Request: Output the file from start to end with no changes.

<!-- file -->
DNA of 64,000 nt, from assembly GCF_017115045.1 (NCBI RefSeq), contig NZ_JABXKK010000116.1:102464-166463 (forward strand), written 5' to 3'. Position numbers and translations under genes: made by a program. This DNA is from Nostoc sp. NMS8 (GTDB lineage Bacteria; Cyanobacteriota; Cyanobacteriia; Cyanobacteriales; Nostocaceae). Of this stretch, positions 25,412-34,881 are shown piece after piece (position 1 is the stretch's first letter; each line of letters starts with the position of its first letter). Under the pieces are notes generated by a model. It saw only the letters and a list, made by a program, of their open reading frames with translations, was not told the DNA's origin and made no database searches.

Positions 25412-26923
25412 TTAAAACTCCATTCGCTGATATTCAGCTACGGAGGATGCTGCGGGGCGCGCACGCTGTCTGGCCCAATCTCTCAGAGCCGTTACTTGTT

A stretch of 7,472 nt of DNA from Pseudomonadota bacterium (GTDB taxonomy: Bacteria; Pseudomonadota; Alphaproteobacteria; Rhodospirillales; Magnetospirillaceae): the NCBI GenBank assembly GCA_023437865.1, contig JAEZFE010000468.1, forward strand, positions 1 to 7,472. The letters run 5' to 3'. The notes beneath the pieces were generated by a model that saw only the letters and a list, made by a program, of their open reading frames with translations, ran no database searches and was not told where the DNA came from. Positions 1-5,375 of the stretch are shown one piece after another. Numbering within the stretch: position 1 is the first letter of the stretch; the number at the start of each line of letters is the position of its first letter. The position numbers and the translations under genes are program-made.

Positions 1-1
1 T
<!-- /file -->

DNA of 64,000 nt, from assembly GCF_017115045.1 (NCBI RefSeq), contig NZ_JABXKK010000116.1:102464-166463 (forward strand), written 5' to 3'. Position numbers and translations under genes: made by a program. This DNA is from Nostoc sp. NMS8 (GTDB lineage Bacteria; Cyanobacteriota; Cyanobacteriia; Cyanobacteriales; Nostocaceae). Of this stretch, positions 25,412-34,881 are shown piece after piece (position 1 is the stretch's first letter; each line of letters starts with the position of its first letter). Under the pieces are notes generated by a model. It saw only the letters and a list, made by a program, of their open reading frames with translations, was not told the DNA's origin and made no database searches.

Positions 25412-26923
25412 TTAAAACTCCATTCGCTGATATTCAGCTACGGAGGATGCTGCGGGGCGCGCACGCTGTCTGGCCCAATCTCTCAGAGCCGTTACTTGTT

A stretch of 7,472 nt of DNA from Pseudomonadota bacterium (GTDB taxonomy: Bacteria; Pseudomonadota; Alphaproteobacteria; Rhodospirillales; Magnetospirillaceae): the NCBI GenBank assembly GCA_023437865.1, contig JAEZFE010000468.1, forward strand, positions 1 to 7,472. The letters run 5' to 3'. The notes beneath the pieces were generated by a model that saw only the letters and a list, made by a program, of their open reading frames with translations, ran no database searches and was not told where the DNA came from. Positions 1-5,375 of the stretch are shown one piece after another. Numbering within the stretch: position 1 is the first letter of the stretch; the number at the start of each line of letters is the position of its first letter. The position numbers and the translations under genes are program-made.

Positions 1-1
1 T